Finnish Heritage Agency releases more than 200,000 pictures for public use

Flooding in Southern Ostrobothnia region in Finland in 1934
Flooding in Southern Ostrobothnia region in Finland in 1934. Image: Lauri Huhtala, Journalistic Picture Archive, Finnish Heritage Agency

The Finnish Heritage Agency is releasing more than 200,000 pictures from its collections for public use via the Finna service. With this initiative, the Finnish Heritage Agency supports the accessibility of cultural heritage and its open and extensive use. This is the largest release of image collections for public use in Finland.

In addition to the Picture Collections of the Finnish Heritage Agency and materials from its archaeological collections, the Finna service now houses an extensive sampling of the collections of the National Museum of Finland. The collections of the Finnish Heritage Agency have been expanded since the early 19th century. Of a collection of over 18 million pictures and millions of artefacts, Finna contains data of about 300,000 objects, and 250,000 of these now also feature a high-resolution image. This means that, for the time being, a relatively small sampling of collections has been digitised and released online. More material is being added to the service every year.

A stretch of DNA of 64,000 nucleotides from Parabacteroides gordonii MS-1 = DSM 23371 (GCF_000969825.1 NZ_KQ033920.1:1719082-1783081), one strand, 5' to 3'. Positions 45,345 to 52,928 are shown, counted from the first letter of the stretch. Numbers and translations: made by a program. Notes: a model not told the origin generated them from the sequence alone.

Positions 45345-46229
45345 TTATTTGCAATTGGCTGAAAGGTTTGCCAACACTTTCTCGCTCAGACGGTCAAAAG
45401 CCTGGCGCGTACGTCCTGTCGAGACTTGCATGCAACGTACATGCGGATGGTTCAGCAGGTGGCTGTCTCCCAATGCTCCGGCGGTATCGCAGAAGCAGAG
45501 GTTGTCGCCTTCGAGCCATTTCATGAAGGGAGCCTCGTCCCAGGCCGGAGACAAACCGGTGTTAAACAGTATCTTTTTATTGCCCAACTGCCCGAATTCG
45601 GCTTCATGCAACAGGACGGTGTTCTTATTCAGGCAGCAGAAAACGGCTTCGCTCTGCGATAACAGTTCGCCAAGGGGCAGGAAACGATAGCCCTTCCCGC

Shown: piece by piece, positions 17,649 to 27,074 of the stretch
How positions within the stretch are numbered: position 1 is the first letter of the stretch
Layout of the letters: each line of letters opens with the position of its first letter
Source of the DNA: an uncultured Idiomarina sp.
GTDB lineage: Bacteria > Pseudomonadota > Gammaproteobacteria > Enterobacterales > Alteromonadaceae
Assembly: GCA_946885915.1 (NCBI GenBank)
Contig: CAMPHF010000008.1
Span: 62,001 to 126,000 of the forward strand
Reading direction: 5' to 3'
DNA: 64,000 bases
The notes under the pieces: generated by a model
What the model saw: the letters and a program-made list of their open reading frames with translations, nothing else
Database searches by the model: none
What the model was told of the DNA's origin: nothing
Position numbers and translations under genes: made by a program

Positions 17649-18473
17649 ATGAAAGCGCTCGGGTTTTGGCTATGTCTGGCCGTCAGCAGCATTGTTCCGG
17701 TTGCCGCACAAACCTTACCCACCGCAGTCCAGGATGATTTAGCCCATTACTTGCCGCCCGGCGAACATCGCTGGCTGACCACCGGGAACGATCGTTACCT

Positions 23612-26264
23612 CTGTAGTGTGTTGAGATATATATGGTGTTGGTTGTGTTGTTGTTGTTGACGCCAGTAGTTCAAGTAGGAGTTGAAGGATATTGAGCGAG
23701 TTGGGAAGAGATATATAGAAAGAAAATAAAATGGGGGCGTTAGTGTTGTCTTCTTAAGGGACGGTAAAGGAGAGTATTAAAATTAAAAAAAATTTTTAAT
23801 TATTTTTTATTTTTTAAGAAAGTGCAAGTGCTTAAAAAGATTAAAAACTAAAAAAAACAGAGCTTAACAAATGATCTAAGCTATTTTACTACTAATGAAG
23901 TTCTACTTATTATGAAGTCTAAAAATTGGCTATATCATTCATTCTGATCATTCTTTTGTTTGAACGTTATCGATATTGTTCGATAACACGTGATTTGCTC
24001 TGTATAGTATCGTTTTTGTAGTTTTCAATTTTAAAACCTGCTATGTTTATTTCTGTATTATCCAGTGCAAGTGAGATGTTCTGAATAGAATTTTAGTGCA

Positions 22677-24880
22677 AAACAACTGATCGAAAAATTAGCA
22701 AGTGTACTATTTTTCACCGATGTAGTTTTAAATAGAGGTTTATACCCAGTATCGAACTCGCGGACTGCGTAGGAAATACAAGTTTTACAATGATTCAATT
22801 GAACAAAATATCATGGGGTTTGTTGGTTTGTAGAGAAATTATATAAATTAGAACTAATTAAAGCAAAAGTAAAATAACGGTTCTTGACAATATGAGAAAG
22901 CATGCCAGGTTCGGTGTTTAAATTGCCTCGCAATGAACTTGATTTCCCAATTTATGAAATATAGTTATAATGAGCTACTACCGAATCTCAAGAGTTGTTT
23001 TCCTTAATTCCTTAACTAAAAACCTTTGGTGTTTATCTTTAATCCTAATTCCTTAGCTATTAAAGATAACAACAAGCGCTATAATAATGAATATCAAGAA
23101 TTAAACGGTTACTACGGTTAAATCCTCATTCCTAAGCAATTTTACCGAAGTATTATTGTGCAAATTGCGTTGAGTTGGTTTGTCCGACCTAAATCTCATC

“Making collections freely available has been a common trend in the museum world in recent years. Amsterdam’s Rijksmuseum has been one of the forerunners in this respect. Extensive use of cultural heritage creates new meanings and keeps the heritage alive,” says Chief Intendant Ismo Malinen from the Finnish Heritage Agency.

Source: press release by the Finnish Heritage Agency.

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